As it looks ahead to the policy debates of the next several months — and the 2008 elections — FreedomWorks, the group dedicated to low taxes and limited government, has turned to an unlikely source for strategic inspiration: the left.
The Washington, D.C.-based organization, chaired by former House Majority Leader Dick Armey (R-Texas), this week is launching the Majority Project, a program designed to help shape the policy and political agenda between now and Election Day 2008.
FreedomWorks leaders freely admit they are using MoveOn.org — a scourge to conservative groups — as a model of sorts. Fueled by the anti-war movement in the runup to the Iraq War, MoveOn has become a major promoter of a range of liberal causes, with the membership and muscle to press Democratic politicians on issues and to aid candidates who support the group’s agenda.
“Our side needs to learn how to build the mechanics behind our agenda,” said Matt Kibbe, FreedomWorks’ president. “We’re going to be there slugging it out with people who only want to grow government.”
Kibbe and Pat Shortridge, the executive director of the Majority Project, said the conservative movement is crying out for energy and innovative solutions to the problems facing the country today. While they were predictably critical of much of the agenda being advanced by Congressional Democrats, they also accused Republican leaders of failing to promote a bold agenda and of “going Washington” by forgetting the principles that first swept the GOP to Congressional power in 1994.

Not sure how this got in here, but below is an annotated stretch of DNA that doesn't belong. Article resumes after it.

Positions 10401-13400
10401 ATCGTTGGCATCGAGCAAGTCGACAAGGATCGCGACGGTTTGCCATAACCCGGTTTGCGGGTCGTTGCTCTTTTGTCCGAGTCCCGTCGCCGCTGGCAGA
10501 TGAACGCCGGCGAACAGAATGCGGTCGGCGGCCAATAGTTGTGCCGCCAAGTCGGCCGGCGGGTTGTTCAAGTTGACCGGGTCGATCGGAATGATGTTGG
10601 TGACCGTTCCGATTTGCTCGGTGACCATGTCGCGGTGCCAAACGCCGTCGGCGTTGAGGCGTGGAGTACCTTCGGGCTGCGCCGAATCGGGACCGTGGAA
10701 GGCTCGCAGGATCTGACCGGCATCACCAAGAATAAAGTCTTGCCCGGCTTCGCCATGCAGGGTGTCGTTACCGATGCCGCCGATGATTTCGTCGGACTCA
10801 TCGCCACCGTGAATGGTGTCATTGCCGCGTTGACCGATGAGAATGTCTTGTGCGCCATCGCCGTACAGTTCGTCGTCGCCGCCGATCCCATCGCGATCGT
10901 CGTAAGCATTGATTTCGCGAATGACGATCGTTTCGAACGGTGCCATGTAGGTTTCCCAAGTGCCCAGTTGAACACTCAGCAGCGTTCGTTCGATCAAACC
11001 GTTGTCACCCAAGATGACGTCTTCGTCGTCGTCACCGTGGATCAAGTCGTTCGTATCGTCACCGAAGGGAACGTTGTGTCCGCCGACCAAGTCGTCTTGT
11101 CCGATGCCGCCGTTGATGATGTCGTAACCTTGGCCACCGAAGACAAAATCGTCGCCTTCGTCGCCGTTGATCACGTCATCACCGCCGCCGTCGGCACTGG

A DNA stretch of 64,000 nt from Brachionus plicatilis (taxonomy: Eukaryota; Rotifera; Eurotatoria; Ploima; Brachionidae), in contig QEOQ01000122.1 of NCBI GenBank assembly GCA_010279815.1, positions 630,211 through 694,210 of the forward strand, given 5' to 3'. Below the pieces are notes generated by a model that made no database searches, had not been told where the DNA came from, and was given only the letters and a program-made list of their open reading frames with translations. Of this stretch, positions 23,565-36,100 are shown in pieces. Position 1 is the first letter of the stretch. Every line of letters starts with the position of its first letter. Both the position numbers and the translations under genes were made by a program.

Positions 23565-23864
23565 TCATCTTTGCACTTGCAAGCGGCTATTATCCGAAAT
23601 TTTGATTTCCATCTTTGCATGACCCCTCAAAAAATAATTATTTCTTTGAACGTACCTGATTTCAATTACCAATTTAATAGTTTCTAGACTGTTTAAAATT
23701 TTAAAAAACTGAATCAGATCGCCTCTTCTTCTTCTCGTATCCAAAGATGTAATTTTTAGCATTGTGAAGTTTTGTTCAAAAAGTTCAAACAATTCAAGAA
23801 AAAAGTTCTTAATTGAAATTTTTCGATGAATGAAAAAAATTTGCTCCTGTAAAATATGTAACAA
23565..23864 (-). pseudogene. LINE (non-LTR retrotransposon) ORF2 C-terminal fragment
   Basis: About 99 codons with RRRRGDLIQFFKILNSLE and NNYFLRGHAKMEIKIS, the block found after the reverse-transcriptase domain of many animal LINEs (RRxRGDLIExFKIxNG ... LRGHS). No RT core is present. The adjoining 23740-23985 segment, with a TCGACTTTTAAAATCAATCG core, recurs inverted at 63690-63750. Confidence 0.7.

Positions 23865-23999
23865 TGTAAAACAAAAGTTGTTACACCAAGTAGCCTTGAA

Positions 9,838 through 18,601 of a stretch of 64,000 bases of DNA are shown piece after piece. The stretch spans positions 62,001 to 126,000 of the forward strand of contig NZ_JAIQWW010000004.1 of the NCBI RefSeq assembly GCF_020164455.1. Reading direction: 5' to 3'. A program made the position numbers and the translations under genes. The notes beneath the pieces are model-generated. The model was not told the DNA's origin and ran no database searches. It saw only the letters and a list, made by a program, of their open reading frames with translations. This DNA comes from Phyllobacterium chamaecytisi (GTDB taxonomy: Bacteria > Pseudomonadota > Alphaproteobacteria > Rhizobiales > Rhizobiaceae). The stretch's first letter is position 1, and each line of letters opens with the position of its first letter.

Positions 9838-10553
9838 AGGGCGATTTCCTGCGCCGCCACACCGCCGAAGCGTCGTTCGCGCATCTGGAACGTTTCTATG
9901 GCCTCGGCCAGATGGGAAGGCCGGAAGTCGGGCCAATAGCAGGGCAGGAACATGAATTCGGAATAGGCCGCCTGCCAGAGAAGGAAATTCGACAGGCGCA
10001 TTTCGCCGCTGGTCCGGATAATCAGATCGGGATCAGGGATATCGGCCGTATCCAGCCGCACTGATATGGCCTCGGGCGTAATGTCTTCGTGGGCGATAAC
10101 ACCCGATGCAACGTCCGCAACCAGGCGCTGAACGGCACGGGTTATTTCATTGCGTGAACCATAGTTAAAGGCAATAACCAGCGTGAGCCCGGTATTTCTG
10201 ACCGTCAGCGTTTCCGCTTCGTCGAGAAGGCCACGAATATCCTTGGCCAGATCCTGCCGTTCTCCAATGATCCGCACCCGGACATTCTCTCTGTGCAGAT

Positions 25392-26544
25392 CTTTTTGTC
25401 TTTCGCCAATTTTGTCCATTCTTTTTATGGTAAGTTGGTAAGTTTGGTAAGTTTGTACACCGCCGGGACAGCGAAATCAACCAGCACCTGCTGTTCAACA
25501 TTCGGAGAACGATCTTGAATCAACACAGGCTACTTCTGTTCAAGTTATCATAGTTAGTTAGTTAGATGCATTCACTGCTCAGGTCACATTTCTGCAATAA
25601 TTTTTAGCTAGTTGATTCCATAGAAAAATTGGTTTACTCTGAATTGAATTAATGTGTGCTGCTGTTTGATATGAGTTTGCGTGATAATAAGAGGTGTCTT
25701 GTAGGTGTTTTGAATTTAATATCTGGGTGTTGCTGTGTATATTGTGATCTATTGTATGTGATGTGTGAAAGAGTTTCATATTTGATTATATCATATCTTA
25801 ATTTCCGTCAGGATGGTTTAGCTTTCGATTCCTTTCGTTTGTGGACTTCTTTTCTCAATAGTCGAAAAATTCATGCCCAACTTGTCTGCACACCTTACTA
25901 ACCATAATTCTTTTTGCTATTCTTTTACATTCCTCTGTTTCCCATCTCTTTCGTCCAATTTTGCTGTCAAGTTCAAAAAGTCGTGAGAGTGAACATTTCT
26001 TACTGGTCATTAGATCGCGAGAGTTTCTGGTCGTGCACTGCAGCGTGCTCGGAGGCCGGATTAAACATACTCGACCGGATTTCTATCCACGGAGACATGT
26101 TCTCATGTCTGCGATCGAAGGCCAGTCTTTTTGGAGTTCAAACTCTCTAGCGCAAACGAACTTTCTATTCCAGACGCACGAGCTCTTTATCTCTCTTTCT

“Our side needs to get back to work,” Shortridge said.
Using its 830,000 members to pressure policymakers and political candidates, FreedomWorks hopes to spark a new push for tax cuts, entitlement and education reform, and scaled-back government.
The group first plans to interview presidential contenders on these issues and gauge their support. FreedomWorks also is looking for “legislative entrepreneurs” who will carry the small government agenda through Congress, Kibbe said. Later in the election cycle, the group will consider endorsing candidates for the White House and Congress.
FreedomWorks has both a political action committee and a 527, though neither has been particularly active. In the fall, the group spent about $4 million on educational and get-out-the-vote efforts in 16 Congressional races without endorsing specific candidates.